Teaching a dog to obey simple commands like "Sit," "Heel" and "Come!" takes dedication and commitment.
But once your dog has the basics down, you might be tempted to teach him a few tricks, like rolling over or playing dead.
Maybe both you and your dog need something more challenging. How about jumping rope or playing the piano? Mailing a package? Getting a drink out of the fridge?
Rayna Stout loves challenging her menagerie with those kinds of tricks. As early as middle school she tried teaching her dog to jump over obstacles. She enrolled in dog obedience courses taught by Judy Leonard and decided she, too, would like to be a dog trainer. After graduating from Cedaredge High School, she completed a three-month dog training course in Austin, Texas. She took along a young, untrained border collie named Kit, who later became the foundation of Rayna's breeding program.
Rayna loves border collies -- they're smart, loyal, fast and fairly easy to train. But Rayna wanted a dog that was a little smaller and more agile, so she began cross breeding border collies with papillons. The resulting "toty" collies are happy, alert and just as eager to please as border collies. "Toty" means tiny or very small in Scottish, Rayna explains.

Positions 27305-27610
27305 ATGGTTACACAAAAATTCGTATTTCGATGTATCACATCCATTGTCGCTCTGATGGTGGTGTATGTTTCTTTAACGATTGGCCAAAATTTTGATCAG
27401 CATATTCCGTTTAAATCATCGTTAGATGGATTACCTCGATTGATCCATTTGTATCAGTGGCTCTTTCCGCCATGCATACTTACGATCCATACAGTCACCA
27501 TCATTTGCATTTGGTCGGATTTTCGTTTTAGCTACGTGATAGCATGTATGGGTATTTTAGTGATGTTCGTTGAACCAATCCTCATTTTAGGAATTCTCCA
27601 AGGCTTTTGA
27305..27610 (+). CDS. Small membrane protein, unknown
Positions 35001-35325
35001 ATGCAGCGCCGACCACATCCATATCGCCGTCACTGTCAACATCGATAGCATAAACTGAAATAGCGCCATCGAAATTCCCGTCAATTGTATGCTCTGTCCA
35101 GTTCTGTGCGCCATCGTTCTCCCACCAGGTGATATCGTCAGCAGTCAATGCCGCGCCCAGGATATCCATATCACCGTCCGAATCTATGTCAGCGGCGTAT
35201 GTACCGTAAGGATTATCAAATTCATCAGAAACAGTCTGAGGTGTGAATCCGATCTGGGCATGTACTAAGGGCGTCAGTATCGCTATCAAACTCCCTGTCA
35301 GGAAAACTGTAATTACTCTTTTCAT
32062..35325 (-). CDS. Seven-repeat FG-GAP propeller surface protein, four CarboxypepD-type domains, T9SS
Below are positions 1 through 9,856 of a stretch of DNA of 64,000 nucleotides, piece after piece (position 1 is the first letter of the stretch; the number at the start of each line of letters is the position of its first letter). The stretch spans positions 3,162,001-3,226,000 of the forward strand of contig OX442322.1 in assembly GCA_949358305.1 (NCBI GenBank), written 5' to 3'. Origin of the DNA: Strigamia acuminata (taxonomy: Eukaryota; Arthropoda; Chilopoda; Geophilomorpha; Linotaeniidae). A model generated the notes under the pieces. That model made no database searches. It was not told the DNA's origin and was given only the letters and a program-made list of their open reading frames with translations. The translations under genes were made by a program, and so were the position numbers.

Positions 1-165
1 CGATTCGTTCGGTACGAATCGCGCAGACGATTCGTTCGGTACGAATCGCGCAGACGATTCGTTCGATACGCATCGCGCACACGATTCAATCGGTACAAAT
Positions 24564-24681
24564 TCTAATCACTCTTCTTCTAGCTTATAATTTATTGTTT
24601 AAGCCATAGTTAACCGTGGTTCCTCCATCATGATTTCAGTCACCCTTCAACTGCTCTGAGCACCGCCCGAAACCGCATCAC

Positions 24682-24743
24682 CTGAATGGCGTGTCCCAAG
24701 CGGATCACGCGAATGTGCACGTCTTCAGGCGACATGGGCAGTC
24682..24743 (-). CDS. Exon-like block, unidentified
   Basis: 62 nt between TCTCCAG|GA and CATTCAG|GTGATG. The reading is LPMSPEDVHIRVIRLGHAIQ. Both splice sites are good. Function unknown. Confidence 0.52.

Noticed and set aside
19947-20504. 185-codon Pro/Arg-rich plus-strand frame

Border collies can weigh up to 20 pounds; Rayna's toty collies average about 15 pounds apiece and she is working to get them to about half the size of border collies. "I'm now on my third generation," she explains.
For easier births, she uses a male papillon and a female border collie impregnated through artificial insemination -- just one of the many useful skills she learned working in a vet clinic.
The toty collies are outgoing and they don't have any nervous tendencies, so they do well as members of Rayna's "Biscuit Eaters" performing troupe. With their black-and-white coloring, they look like a pint-size version of a border collie. "I call them fun size," Rayna says.
While most of her dogs are toty collies, she has a few rescue animals in her menagerie as well. She pauses to count up the total number of her dogs and settles at 19 -- for now. A new litter is expected in just a couple of weeks. The oldest member of Rayna's family is 14 and the youngest is eight months old and in training. All but a big, fuzzy malamute are allowed inside. It's just too hot in the house for the well-insulated malamute, Rayna says.
She affectionately calls him one of her "freeloaders" because he doesn't do tricks. Lyric, on the other hand, earns her keep.
Lyric is the star of Rayna's troupe. She has performed in the Philippines and won the PetFest in Austin, Texas, two years in a row. The first year Lyric did a car trick. She's been taught to open the door of a Little Tyke car, climb in and shut the door. Once she's behind the steering wheel, Sabre -- a mixed breed weighing in at about 50 pounds -- pushes the car forward.
For the winning trick the second year, Lyric painted a picture.
Rayna shortened a paint brush and covered it with vet wrap so it would fit comfortably in Lyric's mouth. Lyric draws the paint brush across the canvas, creating a series of dots and dashes. "Just like any dog, sometimes she'll try to eat the paint," Rayna says. To create multi-color paintings without smearing, Rayna lets the paint dry between coats. "At the end, I'll put her paw print on the canvas," Rayna says. "That's the only part of the painting I touch."